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Title: Biotechnological applications of a surfactant protein, ranaspumin-2
Author: Desai, Vibhuti H.
ISNI:       0000 0004 6499 0226
Awarding Body: University of Glasgow
Current Institution: University of Glasgow
Date of Award: 2017
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Surfactant activity is generally associated with small molecules rather than biological macromolecules like proteins. Only a few proteins have good intrinsic surfactant activity, an example being the natural surfactant ranaspumin 2 (Rsn2) from the foam nests of the túngara frog. In solution, Rsn2 has a hydrophobic core and hydrophilic exterior, but when Rsn2 comes in contact with an air-water interface, it changes conformation to expose its hydrophobic core to interact with the air and present a hydrophilic face to the water. The unique combination of biocompatibility along with surface activity offers the possibility of developing biomedical applications based on Rsn2. Some of the possible applications, including cell patterning, functionalising scaffolds and stabilising droplets, have been explored in the work described in this thesis. The ability of Rsn2 to coat hydrophobic surfaces persistently, rendering them wettable and the nature of coating and interaction with the surfaces were investigated. This formed the basis for the development of a method to coat a range of hydrophobic polymers, which are commonly used for biomedical applications. These Rsn2 coated surfaces were tested for their capability to control cell adhesion on surfaces which usually do not support cell adhesion. Rsn2 coating was demonstrated to promote, and thus allowed the spatial control over, cell adhesion on otherwise non-cell compatible surfaces. The potential of Rsn2 to be used as a protein fusion partner for the production of further functionalised cell engineering substrates was explored by constructing five different integrin binding sequence (IBS)-Rsn2 conjugates. Specific IBS-Rsn2 proteins proved successful in increasing the adhesion and biomineralising potential of osteoblasts isolated from neonatal rats. In addition, Rsn2's ability to stabilise microscopic oil droplets were investigated. Rsn2 stabilised oil droplets were stable for more than six months. Thus, the surfactant properties of Rsn2 can be used for many potential biomedical applications.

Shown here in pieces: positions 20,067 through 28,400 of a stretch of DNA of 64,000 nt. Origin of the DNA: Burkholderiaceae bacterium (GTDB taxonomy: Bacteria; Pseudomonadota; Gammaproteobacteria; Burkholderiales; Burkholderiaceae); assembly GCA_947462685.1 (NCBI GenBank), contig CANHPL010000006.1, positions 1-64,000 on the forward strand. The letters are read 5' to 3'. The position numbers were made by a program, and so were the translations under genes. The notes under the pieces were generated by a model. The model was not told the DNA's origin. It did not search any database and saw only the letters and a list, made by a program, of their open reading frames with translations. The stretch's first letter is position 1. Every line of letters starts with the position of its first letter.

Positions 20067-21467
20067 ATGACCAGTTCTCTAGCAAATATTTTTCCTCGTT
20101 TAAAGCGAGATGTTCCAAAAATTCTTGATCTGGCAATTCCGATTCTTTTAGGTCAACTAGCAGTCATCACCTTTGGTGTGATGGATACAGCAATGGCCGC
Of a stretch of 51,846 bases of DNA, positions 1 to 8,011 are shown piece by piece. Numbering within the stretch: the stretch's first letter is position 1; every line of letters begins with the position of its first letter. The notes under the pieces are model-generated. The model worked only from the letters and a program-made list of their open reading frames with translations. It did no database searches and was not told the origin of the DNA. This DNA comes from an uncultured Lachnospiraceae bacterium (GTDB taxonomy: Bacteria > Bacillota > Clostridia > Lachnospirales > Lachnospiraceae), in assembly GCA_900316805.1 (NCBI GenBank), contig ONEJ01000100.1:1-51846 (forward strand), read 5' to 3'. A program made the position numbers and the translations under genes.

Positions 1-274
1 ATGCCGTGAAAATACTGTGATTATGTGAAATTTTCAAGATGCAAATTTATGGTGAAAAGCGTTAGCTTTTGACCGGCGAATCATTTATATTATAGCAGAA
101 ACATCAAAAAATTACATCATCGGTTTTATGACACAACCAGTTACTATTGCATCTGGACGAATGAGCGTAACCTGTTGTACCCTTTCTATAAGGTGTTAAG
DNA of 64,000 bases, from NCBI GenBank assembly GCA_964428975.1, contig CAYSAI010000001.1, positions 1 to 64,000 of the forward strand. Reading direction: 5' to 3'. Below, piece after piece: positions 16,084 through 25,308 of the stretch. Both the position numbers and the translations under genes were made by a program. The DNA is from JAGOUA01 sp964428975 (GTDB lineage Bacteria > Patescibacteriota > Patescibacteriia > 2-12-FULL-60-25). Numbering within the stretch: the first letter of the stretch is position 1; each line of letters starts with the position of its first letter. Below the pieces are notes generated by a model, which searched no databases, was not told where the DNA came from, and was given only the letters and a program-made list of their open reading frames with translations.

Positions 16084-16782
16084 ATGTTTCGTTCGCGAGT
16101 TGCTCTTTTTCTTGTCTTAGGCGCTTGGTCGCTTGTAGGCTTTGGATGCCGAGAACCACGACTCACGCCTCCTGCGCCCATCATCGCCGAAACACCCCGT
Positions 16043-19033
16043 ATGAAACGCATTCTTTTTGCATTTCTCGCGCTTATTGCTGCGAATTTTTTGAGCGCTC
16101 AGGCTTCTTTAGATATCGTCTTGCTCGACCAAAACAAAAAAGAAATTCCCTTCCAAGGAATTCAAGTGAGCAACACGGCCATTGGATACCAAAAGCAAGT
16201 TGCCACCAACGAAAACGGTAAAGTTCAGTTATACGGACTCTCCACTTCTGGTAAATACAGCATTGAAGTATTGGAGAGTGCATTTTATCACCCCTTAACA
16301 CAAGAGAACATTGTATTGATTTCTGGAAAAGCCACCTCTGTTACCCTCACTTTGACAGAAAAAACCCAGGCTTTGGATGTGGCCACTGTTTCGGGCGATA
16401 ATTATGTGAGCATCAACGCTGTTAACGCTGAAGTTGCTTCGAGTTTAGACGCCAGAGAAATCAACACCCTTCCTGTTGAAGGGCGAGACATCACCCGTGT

Supervisor: Not available Sponsor: Not available
Qualification Name: Thesis (Ph.D.) Qualification Level: Doctoral
EThOS ID:  DOI: Not available
Keywords: QH345 Biochemistry